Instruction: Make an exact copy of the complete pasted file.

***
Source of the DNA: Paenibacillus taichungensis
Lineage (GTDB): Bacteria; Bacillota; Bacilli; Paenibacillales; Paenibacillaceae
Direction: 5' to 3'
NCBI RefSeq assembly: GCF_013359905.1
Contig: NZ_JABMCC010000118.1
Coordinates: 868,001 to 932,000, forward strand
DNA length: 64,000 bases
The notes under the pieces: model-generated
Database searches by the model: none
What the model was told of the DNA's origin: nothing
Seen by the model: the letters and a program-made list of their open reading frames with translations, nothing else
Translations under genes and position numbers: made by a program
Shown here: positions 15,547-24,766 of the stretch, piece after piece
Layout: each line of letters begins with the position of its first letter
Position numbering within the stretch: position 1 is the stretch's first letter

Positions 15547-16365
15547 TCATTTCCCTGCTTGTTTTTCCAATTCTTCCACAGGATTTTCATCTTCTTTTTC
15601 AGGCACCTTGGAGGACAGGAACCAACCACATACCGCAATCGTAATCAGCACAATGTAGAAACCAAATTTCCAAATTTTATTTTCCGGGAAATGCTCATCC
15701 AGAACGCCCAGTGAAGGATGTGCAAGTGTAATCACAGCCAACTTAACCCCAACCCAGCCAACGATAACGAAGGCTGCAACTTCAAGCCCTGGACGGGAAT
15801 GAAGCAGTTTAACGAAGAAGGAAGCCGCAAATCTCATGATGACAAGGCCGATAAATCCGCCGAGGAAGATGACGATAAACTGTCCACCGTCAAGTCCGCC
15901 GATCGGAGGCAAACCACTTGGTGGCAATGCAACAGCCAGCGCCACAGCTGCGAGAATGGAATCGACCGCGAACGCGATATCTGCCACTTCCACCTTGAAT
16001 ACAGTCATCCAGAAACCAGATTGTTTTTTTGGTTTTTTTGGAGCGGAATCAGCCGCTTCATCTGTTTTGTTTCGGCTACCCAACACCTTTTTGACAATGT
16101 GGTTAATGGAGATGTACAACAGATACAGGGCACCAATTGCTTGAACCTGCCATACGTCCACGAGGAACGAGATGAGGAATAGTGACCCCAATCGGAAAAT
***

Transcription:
Source of the DNA: Paenibacillus taichungensis
Lineage (GTDB): Bacteria; Bacillota; Bacilli; Paenibacillales; Paenibacillaceae
Direction: 5' to 3'
NCBI RefSeq assembly: GCF_013359905.1
Contig: NZ_JABMCC010000118.1
Coordinates: 868,001 to 932,000, forward strand
DNA length: 64,000 bases
The notes under the pieces: model-generated
Database searches by the model: none
What the model was told of the DNA's origin: nothing
Seen by the model: the letters and a program-made list of their open reading frames with translations, nothing else
Translations under genes and position numbers: made by a program
Shown here: positions 15,547-24,766 of the stretch, piece after piece
Layout: each line of letters begins with the position of its first letter
Position numbering within the stretch: position 1 is the stretch's first letter

Positions 15547-16365
15547 TCATTTCCCTGCTTGTTTTTCCAATTCTTCCACAGGATTTTCATCTTCTTTTTC
15601 AGGCACCTTGGAGGACAGGAACCAACCACATACCGCAATCGTAATCAGCACAATGTAGAAACCAAATTTCCAAATTTTATTTTCCGGGAAATGCTCATCC
15701 AGAACGCCCAGTGAAGGATGTGCAAGTGTAATCACAGCCAACTTAACCCCAACCCAGCCAACGATAACGAAGGCTGCAACTTCAAGCCCTGGACGGGAAT
15801 GAAGCAGTTTAACGAAGAAGGAAGCCGCAAATCTCATGATGACAAGGCCGATAAATCCGCCGAGGAAGATGACGATAAACTGTCCACCGTCAAGTCCGCC
15901 GATCGGAGGCAAACCACTTGGTGGCAATGCAACAGCCAGCGCCACAGCTGCGAGAATGGAATCGACCGCGAACGCGATATCTGCCACTTCCACCTTGAAT
16001 ACAGTCATCCAGAAACCAGATTGTTTTTTTGGTTTTTTTGGAGCGGAATCAGCCGCTTCATCTGTTTTGTTTCGGCTACCCAACACCTTTTTGACAATGT
16101 GGTTAATGGAGATGTACAACAGATACAGGGCACCAATTGCTTGAACCTGCCATACGTCCACGAGGAACGAGATGAGGAATAGTGACCCCAATCGGAAAAT